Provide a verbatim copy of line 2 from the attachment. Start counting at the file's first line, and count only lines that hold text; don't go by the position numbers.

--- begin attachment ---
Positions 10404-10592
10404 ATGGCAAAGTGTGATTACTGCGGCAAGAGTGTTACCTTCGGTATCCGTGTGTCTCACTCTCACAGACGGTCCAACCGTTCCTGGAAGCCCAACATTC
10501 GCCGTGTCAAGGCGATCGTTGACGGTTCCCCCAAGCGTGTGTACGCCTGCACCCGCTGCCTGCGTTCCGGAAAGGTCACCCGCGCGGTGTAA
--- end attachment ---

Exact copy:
10404 ATGGCAAAGTGTGATTACTGCGGCAAGAGTGTTACCTTCGGTATCCGTGTGTCTCACTCTCACAGACGGTCCAACCGTTCCTGGAAGCCCAACATTC